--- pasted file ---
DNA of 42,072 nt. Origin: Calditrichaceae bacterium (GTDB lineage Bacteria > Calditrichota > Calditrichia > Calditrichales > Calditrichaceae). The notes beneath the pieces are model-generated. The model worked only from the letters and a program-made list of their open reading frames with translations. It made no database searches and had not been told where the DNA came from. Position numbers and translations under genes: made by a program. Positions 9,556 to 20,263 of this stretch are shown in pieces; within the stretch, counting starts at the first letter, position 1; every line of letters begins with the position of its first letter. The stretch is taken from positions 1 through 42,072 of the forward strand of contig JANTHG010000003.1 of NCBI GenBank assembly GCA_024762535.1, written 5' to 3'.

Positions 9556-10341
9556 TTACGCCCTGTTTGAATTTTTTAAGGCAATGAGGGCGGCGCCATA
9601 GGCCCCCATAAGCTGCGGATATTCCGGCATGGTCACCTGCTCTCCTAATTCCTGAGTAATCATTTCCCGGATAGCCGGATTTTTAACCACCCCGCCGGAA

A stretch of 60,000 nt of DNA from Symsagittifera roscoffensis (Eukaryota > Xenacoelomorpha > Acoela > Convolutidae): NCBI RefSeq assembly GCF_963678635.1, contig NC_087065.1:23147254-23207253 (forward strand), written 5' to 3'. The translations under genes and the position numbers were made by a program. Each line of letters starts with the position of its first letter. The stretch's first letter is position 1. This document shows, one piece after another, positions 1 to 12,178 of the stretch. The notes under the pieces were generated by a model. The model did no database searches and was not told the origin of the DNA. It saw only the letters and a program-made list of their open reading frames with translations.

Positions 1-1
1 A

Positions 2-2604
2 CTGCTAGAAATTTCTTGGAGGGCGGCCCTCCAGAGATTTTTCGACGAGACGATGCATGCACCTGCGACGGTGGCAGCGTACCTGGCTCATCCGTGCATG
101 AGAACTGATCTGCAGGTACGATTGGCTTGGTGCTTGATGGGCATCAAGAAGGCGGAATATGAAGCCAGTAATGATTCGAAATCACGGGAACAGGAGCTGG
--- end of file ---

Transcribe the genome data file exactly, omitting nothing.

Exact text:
DNA of 42,072 nt. Origin: Calditrichaceae bacterium (GTDB lineage Bacteria > Calditrichota > Calditrichia > Calditrichales > Calditrichaceae). The notes beneath the pieces are model-generated. The model worked only from the letters and a program-made list of their open reading frames with translations. It made no database searches and had not been told where the DNA came from. Position numbers and translations under genes: made by a program. Positions 9,556 to 20,263 of this stretch are shown in pieces; within the stretch, counting starts at the first letter, position 1; every line of letters begins with the position of its first letter. The stretch is taken from positions 1 through 42,072 of the forward strand of contig JANTHG010000003.1 of NCBI GenBank assembly GCA_024762535.1, written 5' to 3'.

Positions 9556-10341
9556 TTACGCCCTGTTTGAATTTTTTAAGGCAATGAGGGCGGCGCCATA
9601 GGCCCCCATAAGCTGCGGATATTCCGGCATGGTCACCTGCTCTCCTAATTCCTGAGTAATCATTTCCCGGATAGCCGGATTTTTAACCACCCCGCCGGAA

A stretch of 60,000 nt of DNA from Symsagittifera roscoffensis (Eukaryota > Xenacoelomorpha > Acoela > Convolutidae): NCBI RefSeq assembly GCF_963678635.1, contig NC_087065.1:23147254-23207253 (forward strand), written 5' to 3'. The translations under genes and the position numbers were made by a program. Each line of letters starts with the position of its first letter. The stretch's first letter is position 1. This document shows, one piece after another, positions 1 to 12,178 of the stretch. The notes under the pieces were generated by a model. The model did no database searches and was not told the origin of the DNA. It saw only the letters and a program-made list of their open reading frames with translations.

Positions 1-1
1 A

Positions 2-2604
2 CTGCTAGAAATTTCTTGGAGGGCGGCCCTCCAGAGATTTTTCGACGAGACGATGCATGCACCTGCGACGGTGGCAGCGTACCTGGCTCATCCGTGCATG
101 AGAACTGATCTGCAGGTACGATTGGCTTGGTGCTTGATGGGCATCAAGAAGGCGGAATATGAAGCCAGTAATGATTCGAAATCACGGGAACAGGAGCTGG